In each of the past three seasons, the Andersen-led Utah defense has been in the top three of the Mountain West Conference in scoring defense, including a No. 1 league ranking last year, ranking No. 5 in the NCAA. Last season, the Utes' defense posted the top pass efficiency defense in the country and also led the conference in pass defense, ranking No. 11 in the nation. The past two seasons, Utah has led the league in turnover margin, ranking No. 13 in the country a year ago after No. 22 in 2006.
This season, Andersen has coached defensive end Paul Kruger and cornerback Sean Smith who both have had standout seasons as Kruger is on the Ted Hendricks Award watch list, and is tied for 26th in the NCAA with 1.3 tackles for loss per game with a total of 15.5, while Smith leads the Mountain West Conference with five interceptions.
Against Utah State on Sept. 13 of this year, Andersen's defense held the Aggies' offense to 116 total yards, a season low, in then No. 22 Utah's 58-10 win.
The Aggies and Utes are scheduled to meet next season before taking a two-year hiatus, only to resume the series in 2012 at Utah State.
Andersen takes over a Utah State team that posted a 3-9 overall and 3-5 WAC record in 2008, marking the first time since 2005 that the Aggies had three wins in a season. USU also won three WAC games in a season for the first time in the Aggies' four years in the league. It is also the first time since 2003 that USU won three conference games and just the third time in the 2000's.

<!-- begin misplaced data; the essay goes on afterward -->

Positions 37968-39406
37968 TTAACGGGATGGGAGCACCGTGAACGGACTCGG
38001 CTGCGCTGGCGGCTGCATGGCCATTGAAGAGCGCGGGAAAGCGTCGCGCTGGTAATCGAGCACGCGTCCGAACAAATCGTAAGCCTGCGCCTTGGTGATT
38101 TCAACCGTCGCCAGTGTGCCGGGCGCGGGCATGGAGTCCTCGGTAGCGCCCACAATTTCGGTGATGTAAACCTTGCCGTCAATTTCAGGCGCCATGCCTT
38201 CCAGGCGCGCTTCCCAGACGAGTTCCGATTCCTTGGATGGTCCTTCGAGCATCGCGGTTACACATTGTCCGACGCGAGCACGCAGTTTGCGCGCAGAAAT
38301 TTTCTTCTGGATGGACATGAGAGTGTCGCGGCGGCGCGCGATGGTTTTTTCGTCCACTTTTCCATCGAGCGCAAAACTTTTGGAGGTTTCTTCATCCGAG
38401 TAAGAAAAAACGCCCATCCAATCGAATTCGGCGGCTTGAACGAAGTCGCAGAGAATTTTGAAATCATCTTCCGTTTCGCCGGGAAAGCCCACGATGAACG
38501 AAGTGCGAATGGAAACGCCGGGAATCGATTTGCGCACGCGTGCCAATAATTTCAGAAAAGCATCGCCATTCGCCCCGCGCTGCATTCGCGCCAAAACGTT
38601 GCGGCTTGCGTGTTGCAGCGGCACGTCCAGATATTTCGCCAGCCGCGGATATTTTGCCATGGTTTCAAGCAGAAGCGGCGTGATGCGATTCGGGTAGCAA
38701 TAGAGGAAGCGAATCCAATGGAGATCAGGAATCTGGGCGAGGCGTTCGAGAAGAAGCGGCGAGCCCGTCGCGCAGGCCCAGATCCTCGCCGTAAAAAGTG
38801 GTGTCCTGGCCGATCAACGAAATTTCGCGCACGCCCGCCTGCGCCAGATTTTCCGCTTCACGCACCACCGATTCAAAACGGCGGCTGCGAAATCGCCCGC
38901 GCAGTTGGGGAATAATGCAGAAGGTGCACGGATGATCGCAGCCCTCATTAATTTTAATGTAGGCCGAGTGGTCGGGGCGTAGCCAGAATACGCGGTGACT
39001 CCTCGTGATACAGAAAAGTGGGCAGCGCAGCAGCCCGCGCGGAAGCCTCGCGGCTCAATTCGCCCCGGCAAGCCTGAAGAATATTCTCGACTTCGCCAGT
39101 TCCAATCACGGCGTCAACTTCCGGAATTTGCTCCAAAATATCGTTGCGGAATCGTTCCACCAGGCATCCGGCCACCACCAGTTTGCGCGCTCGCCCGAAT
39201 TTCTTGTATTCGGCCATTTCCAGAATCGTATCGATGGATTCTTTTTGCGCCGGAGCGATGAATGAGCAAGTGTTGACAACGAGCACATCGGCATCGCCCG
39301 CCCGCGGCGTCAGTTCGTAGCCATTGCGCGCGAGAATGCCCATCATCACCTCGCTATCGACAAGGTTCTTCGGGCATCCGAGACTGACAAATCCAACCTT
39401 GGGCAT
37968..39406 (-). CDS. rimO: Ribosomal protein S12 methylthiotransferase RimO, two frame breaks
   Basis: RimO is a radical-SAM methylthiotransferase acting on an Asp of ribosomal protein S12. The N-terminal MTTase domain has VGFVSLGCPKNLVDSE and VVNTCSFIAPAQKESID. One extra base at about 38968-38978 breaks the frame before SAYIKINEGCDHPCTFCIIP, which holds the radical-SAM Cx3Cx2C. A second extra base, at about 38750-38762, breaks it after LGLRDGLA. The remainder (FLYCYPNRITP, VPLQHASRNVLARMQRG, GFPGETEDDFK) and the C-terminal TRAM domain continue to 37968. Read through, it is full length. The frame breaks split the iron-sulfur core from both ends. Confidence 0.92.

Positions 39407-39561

First joining Utah in 1997, Andersen coached defensive tackles and strong side ends for five seasons before being elevated to assistant head coach and added special teams to his duties in 2001. He took over responsibility for the entire defensive line in 2002.
In 2003, Andersen migrated south to become the head coach at Southern Utah, guiding the Thunderbirds to a 4-7 record and bettering their win total of the previous three seasons combined. He turned around a program that was 102nd in the nation in the final 2002 I-AA Gridiron Power Index, which is used to determine playoff selections, into the No. 36-ranked team in his lone season.
He then returned to Utah in 2004 as the defensive line coach before taking over as the Utes' defensive coordinator in 2005.
During his tenure at Utah, Andersen coached 14 first-team all-conference players (three this season), including two Mountain West Conference defensive players of the year in John Frank (1999) and Eric Weddle (2005 and 2006), as well as a consensus All-American in Weddle in 2006. Andersen has also coached seven players drafted in the NFL in Richard Seals, John Frank, Lauvale Sape, Sione Pouha, Jonathan Fanene, Eric Weddle and Paul Soliai, in addition to several other players who made NFL rosters as free agents.
Andersen's coaching career began in 1988 as the assistant head coach and offensive coordinator at Southeastern Louisiana, where he coached for one season before going to Ricks College (now BYU-Idaho) from 1989-92 as the offensive line coach. His other coaching stints include Idaho State (1992-94, defensive line), Park City HS (1994-95, head coach) and Northern Arizona (1995-96, assistant head coach/defensive line/special teams).
A 1986 graduate of Utah, Andersen earned his bachelor's degree in political science. He played center for Utah from 1985-86 after garnering first-team juco All-America honors in 1984 at Ricks College.
Andersen is married to the former Stacey Lambert, and they have three children: Keegan and twins Chasen and Hagen.
Andersen is expected to announce his coaching staff in the coming weeks.